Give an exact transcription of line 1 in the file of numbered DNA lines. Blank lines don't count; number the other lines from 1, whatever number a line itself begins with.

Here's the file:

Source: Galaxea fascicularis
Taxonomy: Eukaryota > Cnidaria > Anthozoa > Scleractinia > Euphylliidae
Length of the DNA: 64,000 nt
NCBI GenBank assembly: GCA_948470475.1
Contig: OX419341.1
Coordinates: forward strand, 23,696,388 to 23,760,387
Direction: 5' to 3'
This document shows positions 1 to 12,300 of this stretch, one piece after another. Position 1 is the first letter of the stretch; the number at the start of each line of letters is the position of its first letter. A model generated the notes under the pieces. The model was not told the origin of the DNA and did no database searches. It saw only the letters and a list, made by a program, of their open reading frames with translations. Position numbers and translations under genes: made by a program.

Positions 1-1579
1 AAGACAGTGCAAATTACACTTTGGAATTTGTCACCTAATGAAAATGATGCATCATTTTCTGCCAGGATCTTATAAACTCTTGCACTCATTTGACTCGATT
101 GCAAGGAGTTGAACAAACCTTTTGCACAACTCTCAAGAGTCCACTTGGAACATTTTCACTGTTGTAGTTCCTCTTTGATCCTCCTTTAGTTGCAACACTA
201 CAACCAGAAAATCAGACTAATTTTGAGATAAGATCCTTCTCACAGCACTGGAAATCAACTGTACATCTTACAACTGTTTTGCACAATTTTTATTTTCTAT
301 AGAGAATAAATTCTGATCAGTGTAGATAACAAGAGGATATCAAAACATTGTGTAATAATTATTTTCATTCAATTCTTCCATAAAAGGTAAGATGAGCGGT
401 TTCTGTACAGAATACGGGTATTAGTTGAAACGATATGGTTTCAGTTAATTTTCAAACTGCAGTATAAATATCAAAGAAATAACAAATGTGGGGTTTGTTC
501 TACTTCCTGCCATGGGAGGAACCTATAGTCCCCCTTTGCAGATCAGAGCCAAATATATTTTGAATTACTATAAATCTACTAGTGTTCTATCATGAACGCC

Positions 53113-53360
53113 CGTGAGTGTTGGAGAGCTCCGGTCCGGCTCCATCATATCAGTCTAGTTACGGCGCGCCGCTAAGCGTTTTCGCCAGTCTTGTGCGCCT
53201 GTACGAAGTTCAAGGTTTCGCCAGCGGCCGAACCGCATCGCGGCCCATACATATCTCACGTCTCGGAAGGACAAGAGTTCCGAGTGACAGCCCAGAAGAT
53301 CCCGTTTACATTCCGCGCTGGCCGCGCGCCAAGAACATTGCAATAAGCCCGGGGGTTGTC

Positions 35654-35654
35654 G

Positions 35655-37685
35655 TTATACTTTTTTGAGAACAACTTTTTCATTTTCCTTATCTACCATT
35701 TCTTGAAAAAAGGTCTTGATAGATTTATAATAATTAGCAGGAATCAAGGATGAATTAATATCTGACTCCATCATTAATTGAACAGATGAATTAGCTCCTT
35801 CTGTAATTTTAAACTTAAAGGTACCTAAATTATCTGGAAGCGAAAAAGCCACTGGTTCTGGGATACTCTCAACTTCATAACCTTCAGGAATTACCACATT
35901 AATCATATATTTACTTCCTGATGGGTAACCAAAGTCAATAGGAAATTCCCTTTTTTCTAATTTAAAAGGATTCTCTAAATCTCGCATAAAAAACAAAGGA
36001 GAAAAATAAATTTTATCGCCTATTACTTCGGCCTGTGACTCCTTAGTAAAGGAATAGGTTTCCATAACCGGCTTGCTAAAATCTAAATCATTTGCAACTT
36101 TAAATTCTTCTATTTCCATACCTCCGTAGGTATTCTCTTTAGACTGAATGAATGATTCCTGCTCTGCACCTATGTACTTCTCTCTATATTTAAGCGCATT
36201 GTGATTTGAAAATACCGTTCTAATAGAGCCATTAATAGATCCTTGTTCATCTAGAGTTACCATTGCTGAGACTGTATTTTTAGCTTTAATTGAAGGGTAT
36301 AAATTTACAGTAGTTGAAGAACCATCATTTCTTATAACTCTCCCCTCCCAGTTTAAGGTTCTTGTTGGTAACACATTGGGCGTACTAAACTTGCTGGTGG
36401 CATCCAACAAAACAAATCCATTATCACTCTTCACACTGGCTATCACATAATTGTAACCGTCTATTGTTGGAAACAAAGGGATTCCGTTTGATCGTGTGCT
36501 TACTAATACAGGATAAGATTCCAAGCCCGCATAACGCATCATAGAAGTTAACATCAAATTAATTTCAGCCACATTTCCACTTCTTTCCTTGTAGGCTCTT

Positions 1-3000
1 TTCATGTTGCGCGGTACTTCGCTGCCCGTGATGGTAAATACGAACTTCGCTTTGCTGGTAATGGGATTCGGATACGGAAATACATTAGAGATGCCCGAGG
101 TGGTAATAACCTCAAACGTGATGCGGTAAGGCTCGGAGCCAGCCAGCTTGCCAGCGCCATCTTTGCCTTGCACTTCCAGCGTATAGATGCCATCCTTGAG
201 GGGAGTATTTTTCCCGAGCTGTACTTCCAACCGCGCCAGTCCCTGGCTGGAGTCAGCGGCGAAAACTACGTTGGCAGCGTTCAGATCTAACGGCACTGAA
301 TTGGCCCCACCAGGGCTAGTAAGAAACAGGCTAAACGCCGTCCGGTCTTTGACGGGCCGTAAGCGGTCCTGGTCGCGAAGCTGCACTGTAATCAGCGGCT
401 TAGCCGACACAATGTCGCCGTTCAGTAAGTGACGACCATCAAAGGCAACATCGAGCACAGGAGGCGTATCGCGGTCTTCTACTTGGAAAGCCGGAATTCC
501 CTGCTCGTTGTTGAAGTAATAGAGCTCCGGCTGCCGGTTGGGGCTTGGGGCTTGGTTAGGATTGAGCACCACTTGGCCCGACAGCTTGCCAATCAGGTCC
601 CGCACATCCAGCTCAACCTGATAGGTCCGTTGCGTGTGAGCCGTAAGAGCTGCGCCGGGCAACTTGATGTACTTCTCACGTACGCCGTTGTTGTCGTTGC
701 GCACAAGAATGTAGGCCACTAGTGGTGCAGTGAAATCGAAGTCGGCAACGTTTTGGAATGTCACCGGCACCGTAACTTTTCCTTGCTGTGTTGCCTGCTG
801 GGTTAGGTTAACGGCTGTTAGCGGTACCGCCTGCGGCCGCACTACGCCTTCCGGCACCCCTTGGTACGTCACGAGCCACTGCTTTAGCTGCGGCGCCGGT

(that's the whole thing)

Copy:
Source: Galaxea fascicularis